Holding up a piece of the damaged church, Church of Christ preacher Ryan Morrison told the worshippers, “We’ll use this as a symbol of our brokenness and that we can come together.”

The violent storm devastated the three-story Fit-n-Wise complex on the east side of Farm Road 51. The powerful wind destroyed all of the glass at the front entrance to the building and bent several metal poles. Shards of glass were blown inside the building and the vacuum created by the freak storm sucked down ceiling tiles and blew out windows on all sides of the building, which also houses doctors’ offices and fitness and rehabilitation centers.

With lightning flashing constantly in the dark sky, the tornado continued its destructive path. It crossed over U.S. 81/287 and damaged houses south of downtown Decatur. Homes along College, Stratton, Park and Hatcher streets were damaged. Huge trees were snapped and littered yards and streets throughout Decatur. Electric and telephone lines dangled from power poles. Residents by the hundreds were out on city streets, checking on neighbors, friends and relatives as soon as the storm passed.

The same storm also heavily damaged at least four homes on Old Denton Road east of town. Roads were blocked by trees and power lines.

The high winds leveled signs around town, including some metal signs that were found wrapped around telephone poles and the trees that somehow withstood the powerful wind.

Most of the town lost power as the storm battered the city, including Wise Regional Health System. A backup generator provided power for the hospital. Power remained off for portions of town until Saturday.

After the tornado hit, Decatur police drove up and down streets, using a loudspeaker to warn residents of the danger of a possible second tornado in the area and downed power lines.

Police shut down Farm Road 51 from Decatur to Paradise for several hours because of a gas leak and debris covering the roads.

To assist with the damage assessment and recovery, firemen and city policemen from all corners of Wise County, as well as Department of Public Safety troopers, Wise County Sheriff’s deputies, Denton County Fire Department and emergency personnel met at a makeshift command post in the parking lot of the high school.

Red Cross volunteers from Tarrant and Wise counties rushed to the area to provide relief for families who were driven from their homes. News media from the Metroplex descended on the area as well.

In Decatur, the NWS estimated the total length of the path of the tornado was at least five miles, with a maximum path width of one-third of a mile.

In Paradise, trees were strewn across roads, making access nearly impossible. The winds that struck there were estimated by the National Weather Service at 120 miles per hour.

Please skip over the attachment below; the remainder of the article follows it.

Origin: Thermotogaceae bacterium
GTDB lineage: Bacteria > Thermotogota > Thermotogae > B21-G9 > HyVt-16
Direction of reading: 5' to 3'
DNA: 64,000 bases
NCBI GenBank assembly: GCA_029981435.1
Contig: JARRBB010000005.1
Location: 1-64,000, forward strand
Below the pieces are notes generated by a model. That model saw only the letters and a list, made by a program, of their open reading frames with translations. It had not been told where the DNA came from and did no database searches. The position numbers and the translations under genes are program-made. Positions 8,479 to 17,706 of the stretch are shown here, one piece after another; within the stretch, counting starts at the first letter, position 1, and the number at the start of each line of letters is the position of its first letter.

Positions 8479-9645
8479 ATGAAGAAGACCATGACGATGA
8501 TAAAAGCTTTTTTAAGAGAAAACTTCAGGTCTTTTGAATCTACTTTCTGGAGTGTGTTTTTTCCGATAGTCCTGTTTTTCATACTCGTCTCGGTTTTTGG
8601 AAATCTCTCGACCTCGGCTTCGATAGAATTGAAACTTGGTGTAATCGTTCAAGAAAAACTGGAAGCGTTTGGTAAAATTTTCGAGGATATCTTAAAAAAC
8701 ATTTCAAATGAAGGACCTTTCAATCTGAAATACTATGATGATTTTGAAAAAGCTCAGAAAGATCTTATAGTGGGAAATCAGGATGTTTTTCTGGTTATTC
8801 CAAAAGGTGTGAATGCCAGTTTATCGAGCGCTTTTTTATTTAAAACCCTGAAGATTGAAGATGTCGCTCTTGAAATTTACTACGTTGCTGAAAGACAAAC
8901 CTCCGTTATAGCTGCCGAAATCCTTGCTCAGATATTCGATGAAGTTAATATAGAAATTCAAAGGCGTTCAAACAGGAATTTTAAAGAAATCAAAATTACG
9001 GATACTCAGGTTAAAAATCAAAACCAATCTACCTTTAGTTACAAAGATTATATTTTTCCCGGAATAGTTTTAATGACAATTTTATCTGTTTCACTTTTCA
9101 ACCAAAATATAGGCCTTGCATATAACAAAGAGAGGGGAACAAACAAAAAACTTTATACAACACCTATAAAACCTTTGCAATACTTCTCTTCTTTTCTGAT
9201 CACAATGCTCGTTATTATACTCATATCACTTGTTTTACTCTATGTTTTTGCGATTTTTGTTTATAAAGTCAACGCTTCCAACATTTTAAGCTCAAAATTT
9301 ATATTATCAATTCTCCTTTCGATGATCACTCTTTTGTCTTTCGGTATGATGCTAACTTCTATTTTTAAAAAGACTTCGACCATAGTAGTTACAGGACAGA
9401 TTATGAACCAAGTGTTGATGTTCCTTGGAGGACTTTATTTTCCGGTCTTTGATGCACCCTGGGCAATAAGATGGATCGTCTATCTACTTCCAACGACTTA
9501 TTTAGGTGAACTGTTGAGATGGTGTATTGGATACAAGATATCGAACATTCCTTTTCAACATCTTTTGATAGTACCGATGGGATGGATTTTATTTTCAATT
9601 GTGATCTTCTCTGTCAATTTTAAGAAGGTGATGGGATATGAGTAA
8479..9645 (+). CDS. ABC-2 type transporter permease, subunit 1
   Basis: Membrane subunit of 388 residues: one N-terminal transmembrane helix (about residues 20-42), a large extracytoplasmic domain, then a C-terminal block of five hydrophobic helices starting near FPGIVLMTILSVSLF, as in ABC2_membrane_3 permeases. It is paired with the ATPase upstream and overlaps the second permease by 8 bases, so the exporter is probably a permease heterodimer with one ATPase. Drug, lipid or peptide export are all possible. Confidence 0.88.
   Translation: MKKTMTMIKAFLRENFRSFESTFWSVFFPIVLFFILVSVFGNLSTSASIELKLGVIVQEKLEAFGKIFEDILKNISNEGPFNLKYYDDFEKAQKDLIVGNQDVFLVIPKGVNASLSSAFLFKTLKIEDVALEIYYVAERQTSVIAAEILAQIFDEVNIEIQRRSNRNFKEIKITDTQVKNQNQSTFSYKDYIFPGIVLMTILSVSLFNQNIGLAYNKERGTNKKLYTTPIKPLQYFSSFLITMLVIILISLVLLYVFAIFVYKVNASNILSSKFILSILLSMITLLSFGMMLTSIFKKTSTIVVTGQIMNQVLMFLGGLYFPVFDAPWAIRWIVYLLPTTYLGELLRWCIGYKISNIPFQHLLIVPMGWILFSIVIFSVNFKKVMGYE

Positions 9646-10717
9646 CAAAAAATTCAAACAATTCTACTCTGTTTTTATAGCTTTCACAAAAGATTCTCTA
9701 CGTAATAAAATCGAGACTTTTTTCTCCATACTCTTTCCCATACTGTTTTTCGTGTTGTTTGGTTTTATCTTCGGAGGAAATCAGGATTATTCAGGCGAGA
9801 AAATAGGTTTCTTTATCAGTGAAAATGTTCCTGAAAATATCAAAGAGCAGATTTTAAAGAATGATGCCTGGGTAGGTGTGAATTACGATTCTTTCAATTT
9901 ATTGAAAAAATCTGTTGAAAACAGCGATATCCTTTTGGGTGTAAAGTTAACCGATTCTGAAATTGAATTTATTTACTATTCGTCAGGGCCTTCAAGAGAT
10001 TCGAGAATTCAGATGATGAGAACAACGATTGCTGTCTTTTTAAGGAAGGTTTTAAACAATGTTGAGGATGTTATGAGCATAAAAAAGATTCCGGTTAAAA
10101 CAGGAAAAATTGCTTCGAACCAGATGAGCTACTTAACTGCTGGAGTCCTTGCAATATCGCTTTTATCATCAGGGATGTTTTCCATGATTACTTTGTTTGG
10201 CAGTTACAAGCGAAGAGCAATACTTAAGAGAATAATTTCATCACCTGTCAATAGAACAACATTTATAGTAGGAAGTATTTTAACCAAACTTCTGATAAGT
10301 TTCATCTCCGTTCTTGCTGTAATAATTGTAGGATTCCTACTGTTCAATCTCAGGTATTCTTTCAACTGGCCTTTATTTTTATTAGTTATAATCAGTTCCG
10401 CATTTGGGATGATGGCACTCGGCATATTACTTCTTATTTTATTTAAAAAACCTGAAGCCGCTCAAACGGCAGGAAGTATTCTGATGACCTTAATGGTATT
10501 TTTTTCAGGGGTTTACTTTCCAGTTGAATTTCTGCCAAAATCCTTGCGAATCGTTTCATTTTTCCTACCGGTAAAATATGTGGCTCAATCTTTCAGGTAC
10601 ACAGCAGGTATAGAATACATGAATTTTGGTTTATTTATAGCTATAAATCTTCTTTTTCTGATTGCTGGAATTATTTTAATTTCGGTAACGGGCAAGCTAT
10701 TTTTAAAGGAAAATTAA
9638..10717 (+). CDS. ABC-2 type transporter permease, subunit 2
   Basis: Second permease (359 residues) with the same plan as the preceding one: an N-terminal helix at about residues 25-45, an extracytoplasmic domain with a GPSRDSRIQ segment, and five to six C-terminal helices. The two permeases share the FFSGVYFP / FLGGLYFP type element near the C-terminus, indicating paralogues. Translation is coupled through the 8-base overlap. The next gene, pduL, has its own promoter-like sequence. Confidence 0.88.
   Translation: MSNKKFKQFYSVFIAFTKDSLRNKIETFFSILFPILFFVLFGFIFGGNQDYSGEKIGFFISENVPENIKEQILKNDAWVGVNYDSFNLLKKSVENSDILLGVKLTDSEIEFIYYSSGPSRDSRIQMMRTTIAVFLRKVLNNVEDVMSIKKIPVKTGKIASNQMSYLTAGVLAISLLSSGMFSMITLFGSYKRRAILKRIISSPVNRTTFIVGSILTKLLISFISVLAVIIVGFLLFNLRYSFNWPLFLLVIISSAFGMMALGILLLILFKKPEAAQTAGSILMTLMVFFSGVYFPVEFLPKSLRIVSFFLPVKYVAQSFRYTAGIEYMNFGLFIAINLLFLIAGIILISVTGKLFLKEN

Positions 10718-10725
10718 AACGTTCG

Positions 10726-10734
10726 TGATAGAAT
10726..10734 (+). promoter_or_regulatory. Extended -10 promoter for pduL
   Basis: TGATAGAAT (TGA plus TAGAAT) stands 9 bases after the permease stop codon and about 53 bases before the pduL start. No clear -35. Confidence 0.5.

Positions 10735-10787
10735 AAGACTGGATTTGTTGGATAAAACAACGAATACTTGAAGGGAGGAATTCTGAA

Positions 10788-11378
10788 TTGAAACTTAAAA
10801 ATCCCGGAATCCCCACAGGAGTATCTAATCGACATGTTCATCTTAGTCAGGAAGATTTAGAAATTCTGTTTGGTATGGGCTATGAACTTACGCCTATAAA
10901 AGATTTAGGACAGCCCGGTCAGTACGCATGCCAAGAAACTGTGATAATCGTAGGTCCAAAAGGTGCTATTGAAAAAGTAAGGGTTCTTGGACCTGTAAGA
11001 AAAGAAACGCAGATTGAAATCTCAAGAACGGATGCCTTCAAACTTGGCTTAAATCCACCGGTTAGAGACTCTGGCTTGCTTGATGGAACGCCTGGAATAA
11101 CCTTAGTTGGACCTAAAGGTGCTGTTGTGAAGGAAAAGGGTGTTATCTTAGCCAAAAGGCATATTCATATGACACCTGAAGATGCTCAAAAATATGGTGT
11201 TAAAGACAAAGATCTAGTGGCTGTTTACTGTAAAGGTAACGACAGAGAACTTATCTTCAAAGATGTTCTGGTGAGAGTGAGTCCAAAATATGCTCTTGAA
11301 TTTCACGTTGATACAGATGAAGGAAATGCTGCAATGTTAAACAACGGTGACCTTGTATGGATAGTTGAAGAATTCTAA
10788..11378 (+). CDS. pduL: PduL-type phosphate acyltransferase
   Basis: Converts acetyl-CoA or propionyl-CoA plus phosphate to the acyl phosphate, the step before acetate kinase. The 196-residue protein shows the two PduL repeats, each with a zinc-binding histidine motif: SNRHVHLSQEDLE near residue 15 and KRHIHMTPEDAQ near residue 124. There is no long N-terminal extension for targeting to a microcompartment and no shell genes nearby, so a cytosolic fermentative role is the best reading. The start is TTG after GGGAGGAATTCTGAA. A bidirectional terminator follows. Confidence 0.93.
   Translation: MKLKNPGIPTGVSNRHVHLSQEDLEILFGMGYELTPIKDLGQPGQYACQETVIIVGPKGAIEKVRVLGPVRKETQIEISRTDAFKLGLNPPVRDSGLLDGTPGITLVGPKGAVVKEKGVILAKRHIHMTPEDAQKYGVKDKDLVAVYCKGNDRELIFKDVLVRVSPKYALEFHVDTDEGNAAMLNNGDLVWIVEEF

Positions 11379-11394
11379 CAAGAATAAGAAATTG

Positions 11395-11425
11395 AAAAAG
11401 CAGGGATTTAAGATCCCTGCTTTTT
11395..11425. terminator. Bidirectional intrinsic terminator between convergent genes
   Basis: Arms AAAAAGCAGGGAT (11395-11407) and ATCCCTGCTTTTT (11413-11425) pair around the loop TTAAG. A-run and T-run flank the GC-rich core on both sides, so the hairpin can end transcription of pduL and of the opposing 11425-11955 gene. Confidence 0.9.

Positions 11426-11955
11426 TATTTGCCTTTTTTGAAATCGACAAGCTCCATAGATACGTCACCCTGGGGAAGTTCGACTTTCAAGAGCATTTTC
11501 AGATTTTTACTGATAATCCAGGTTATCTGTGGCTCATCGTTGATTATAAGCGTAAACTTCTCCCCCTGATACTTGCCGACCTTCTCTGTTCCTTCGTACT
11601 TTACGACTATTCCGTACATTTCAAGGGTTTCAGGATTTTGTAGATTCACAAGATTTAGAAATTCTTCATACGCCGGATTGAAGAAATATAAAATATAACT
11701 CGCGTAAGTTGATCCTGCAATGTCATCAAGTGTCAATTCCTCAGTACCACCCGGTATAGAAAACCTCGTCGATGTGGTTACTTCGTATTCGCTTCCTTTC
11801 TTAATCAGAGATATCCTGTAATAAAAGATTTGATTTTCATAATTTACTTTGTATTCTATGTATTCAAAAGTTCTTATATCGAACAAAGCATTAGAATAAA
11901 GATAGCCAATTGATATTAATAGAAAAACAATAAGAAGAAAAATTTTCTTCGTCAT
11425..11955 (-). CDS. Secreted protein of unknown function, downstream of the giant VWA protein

The NWS said the tornado touched down around 7:50 p.m. at the intersection of Sunflower and School House roads in the southwest corner of Paradise.

“The tornado strengthened as it moved northeast with peak intensity of F-2 along Main Street,” said Mike Vescio of the NWS. “The roof of a firehouse was completely removed and thrown several hundred yards.”

A reserve water tower across the street from the fire station was also toppled.

The NWS estimated the total length of the path of the tornado was 2.5 miles, with a maximum path width of one-fourth of a mile.

K.C. Schoenthal, emergency management coordinator for Paradise, said about 20 homes had received damage in that west Wise town. Three of those houses were more than 40 percent destroyed. The fire department building was considered a total loss and three businesses suffered “severe damage.”

City of Denton and Decatur workers, volunteer firefighters, TU Electric and Wise Electric Cooperative, Texas Department of Transportation, Texas Department of Transportation and hundreds of volunteers worked throughout the night, all day Saturday and Sunday. They were working to restore power, clear streets and help residents with problems throughout the county.

The National Weather Service said the last confirmed tornado in Decatur was in the 1930s.


THE CHURCH IS STILL STRONG - Don Niblett consoles a tearful Lillian Nanny as members of the Decatur Church of Christ on Farm Road 51 South gathered early Saturday morning to view the damage from Friday night's tornado. Messenger photos by Skip Nichols



THE CHURCH IS STILL STRONG - A massive beam from the east side of the church sanctuary was thrown over the building and came to rest on the west side. Messenger photos by Skip Nichols



THE CHURCH IS STILL STRONG - A massive beam from the east side of the church sanctuary was thrown over the building and came to rest on the west side. Messenger photos by Skip Nichols



NO PLAYTIME HERE - This yard on College Street is typically filled with children playing. Saturday morning it was filled with a huge tree that broke through the concrete when tornadic winds toppled it. Messenger photo by Mitch Word

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Shattered Dreams, Enduring Spirit

By Lydia Tilbury Hair